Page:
When they weren’t preoccupied with Democrats’ treatment of Brett Kavanaugh – who four years ago was accused of sexual assault before he was confirmed to a lifetime appointment on the country’s highest court – Republicans this week were obsessed with trying to portray Jackson as “soft on crime.”

For instance, Sen. Lindsey Graham of South Carolina and Sen. John Cornyn of Texas expressed concerns over the nominee’s advocacy for Guantanamo Bay detainees while she served as a federal public defender and worked at a private law firm. Graham went so far as to claim that Jackson’s advocacy jeopardized national security.

“I’m suggesting the system has failed miserably and advocates to change the system like she was advocating would destroy our ability to protect our country,” Graham said on Tuesday, before theatrically leaving the room.

Yet what such criticism downplayed was the fact that Jackson was merely following the Constitution that Republicans enjoy showering with pious praise.

“She was meeting a minimal constitutional requirement: providing defense to those who are in the criminal justice system and who are unable to afford defense,” Melissa Murray, a professor at New York University School of Law, told CNN. “To me, that suggests fidelity to the rule of law, not necessarily soft on crime.”

Alicia Bannon, the director of the judiciary program at the Brennan Center for Justice, underscored the importance of Jackson’s unique professional background.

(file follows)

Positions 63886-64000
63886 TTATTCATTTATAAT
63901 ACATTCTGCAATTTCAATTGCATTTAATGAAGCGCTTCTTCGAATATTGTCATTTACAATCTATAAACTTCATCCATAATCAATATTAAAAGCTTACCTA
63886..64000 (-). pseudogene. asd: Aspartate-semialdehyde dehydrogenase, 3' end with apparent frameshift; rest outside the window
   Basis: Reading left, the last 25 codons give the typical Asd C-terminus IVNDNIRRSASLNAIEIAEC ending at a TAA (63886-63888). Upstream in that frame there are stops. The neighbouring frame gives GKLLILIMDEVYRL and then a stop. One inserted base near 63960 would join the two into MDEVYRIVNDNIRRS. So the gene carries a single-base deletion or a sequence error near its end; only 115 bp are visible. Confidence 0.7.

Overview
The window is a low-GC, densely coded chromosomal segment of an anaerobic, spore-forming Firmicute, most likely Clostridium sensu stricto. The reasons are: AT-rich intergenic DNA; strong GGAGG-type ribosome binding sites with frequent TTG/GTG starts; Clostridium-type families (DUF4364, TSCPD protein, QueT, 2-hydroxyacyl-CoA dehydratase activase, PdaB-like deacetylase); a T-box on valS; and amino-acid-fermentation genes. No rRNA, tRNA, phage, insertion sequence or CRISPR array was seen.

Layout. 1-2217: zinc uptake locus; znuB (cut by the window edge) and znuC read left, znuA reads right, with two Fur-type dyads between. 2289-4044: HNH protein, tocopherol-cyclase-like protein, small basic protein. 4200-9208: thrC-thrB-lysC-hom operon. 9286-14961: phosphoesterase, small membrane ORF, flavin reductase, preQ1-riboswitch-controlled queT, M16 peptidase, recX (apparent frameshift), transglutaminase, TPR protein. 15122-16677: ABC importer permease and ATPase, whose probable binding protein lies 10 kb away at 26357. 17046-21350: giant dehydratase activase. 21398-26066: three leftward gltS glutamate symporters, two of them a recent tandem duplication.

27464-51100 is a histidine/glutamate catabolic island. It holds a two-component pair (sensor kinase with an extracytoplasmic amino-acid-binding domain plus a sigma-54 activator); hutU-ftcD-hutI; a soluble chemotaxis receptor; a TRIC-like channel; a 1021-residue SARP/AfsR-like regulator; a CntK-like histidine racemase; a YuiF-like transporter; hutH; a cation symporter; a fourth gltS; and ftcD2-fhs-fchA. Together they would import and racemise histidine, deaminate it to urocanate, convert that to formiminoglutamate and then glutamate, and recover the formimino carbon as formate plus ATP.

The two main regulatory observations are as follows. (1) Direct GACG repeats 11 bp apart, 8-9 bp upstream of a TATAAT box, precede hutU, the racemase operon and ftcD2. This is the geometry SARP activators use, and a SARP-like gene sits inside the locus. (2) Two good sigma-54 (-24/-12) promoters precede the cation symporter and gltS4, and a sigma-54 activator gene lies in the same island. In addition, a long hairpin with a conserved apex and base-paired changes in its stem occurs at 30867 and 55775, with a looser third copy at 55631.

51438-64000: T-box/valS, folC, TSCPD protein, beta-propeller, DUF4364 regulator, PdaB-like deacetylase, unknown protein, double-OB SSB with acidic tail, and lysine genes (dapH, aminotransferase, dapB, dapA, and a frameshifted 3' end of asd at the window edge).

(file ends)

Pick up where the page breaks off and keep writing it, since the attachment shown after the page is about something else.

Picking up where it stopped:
“Jackson would be the first justice, ever, to have experience as a public defender,” Bannon told CNN. “She’d be the first justice since Thurgood Marshall, who left the court more than 30 years ago, to have substantial experience representing poor criminal defendants. And that’s a critical perspective that’s long been absent from the judiciary overall and especially from the US Supreme Court.”

Notably, Marshall faced similarly dishonest scrutiny during his confirmation hearings in 1967, when a group of Southern senators tried to attach the civil rights leader to the specter of crime during a season of racial unrest.

“I know there is a crisis in this country, a crime crisis,” Sen. John McClellan of Arkansas said at the time. “I know the philosophy of the Supreme Court one way or the other on these vital issues is going to be of untold consequences, and has already been in my judgment of serious consequences to the crime situation.”

Republicans, including Cruz and Sen. Josh Hawley of Missouri, also sought to misrepresent Jackson’s record by charging that, as a jurist, she was too lenient in child pornography cases.

Jackson refuted the already-debunked accusation that she under-sentenced in child pornography cases – a thorough CNN review found that she largely hewed to the common judicial sentencing practices in these kinds of cases – and meticulously laid out her approach to an issue that she described as a “sickening and egregious crime.”

“The judge is looking at all of these different factors and making a determination in every case, based on a number of different considerations,” Jackson said on Tuesday. “And in every case, I did my duty to hold the defendants accountable in light of the evidence and the information that was presented to me.”

Cruz and Hawley’s actions were particularly disturbing for their potential to energize the conservative fringes.

As Vox’s Ian Millhiser put the situation earlier this week, “Republicans are tapping into the ugliest ideas that exist in American society. They’re throwing around allegations that rely on distorted versions of someone’s actions. And they’re doing so in the hopes of derailing the nomination of a judge with an entirely mainstream record.”